Meta Reportedly Wants to Create a VR Gaming Subscription
Meta might be working on a VR version of Xbox Game Pass and similar video game subscriptions for its Quest line of VR headsets. If true, a well executed Meta “Quest Pass” could be a boon for its struggling hardware line and signal Meta’s growing role as gaming company.
Take It with a Grain of Salt
Codenamed “Project Apollo,” the service would offer subscribers two new games or apps a month. These reports should be taken with a grain of salt, given that they’re only based on a references in the Meta Quest app; additionally, a struggling Meta has been axing projects left and right in recent months. The concept does, however, seem sensible enough.
Starved for Content
Meta has had great success selling its VR headsets, to the tune of over 20 million Quest headsets to date – about three-quarters were its well received Quest 2. But there's been difficulty in keeping Quest users engaged and gaming. In a recent internal presentation, Meta's Mark Rabkin noted that “newer cohorts that are coming in, the people who bought it this last Christmas, they’re just not as into” using their headsets. In other words, Meta has sold millions of hardware units without the necessary content and games to keep them from gathering dust.
Worse, this lack of killer apps and titles is impacting new sales. After bumping the $399 256GB Meta Quest 2 to $499 in July, Meta recently reversed course and dropped it down to $430. Similarly, the $1,499 Meta Quest Pro just got a price cut to $999 – less than six months after launch. There's also the specter of Sony's newly launched PlayStation VR 2 headset. Clearly, Meta overplayed its hand and consumers aren't buying up enough headsets. In the larger picture, Meta's VR division is bleeding money to the tune of $13.7 billion in operating losses against a comparatively measly $2.16 billion in income.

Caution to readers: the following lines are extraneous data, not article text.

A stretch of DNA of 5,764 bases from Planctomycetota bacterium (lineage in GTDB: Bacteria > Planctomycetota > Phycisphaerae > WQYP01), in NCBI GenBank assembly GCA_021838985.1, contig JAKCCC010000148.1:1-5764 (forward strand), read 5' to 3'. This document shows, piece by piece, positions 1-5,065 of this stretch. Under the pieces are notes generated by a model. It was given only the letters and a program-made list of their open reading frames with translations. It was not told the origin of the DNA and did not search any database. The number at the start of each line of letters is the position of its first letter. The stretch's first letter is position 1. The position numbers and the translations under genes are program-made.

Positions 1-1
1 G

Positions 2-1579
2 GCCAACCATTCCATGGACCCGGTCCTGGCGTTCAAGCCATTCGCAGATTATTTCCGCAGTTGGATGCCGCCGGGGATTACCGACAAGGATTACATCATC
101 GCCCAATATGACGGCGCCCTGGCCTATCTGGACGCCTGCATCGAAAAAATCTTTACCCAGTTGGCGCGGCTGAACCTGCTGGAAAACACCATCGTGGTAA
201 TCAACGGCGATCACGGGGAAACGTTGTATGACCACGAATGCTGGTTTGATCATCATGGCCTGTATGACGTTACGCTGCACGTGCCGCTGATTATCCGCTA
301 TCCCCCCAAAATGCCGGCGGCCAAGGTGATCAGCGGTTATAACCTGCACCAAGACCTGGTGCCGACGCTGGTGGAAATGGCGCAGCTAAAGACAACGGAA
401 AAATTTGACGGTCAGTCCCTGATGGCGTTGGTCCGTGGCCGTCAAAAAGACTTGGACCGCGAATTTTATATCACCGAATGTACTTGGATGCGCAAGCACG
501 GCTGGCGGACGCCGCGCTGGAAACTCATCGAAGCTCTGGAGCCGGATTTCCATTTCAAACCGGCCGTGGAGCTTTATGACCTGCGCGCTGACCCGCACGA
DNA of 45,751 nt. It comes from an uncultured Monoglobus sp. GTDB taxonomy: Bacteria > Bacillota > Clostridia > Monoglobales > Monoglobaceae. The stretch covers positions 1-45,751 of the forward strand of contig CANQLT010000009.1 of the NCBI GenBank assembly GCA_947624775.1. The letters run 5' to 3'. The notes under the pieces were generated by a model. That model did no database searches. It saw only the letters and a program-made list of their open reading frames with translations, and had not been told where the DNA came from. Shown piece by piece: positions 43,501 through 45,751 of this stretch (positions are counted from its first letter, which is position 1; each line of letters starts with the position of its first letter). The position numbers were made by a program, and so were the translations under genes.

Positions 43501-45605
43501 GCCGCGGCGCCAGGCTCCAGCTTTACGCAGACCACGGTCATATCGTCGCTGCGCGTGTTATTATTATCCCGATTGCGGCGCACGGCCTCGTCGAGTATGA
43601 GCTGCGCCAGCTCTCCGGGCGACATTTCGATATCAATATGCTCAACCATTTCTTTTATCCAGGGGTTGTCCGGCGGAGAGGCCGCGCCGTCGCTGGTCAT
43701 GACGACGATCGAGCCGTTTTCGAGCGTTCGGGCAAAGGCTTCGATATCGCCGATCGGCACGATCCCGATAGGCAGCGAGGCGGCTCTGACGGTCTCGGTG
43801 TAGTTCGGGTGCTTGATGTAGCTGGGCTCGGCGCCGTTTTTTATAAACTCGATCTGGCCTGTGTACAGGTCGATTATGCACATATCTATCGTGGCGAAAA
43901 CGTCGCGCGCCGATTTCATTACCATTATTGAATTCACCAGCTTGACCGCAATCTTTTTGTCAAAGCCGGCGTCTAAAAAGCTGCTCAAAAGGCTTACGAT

Buying Itself Some Time
Even if Quest Pass is a hit with headset owners, it’s no silver bullet. Gaming subscriptions require quality games and services, and it’s not clear that enough exists. Sony and Microsoft’s subscriptions, for example, are partly propped up by AAA titles from established in-house developers. Meta has started investing in its own VR game studios, but it’s a long way from having its own Naughty Dog or Bethesda. Conversely, indie devs and smaller outfits stand to benefit the most from the visibility that comes with a subscription service. For Meta, at the very least, a VR subscription service would recoup some of their costs through subscribers who sign up and forget to cancel.
Featured Image: Meta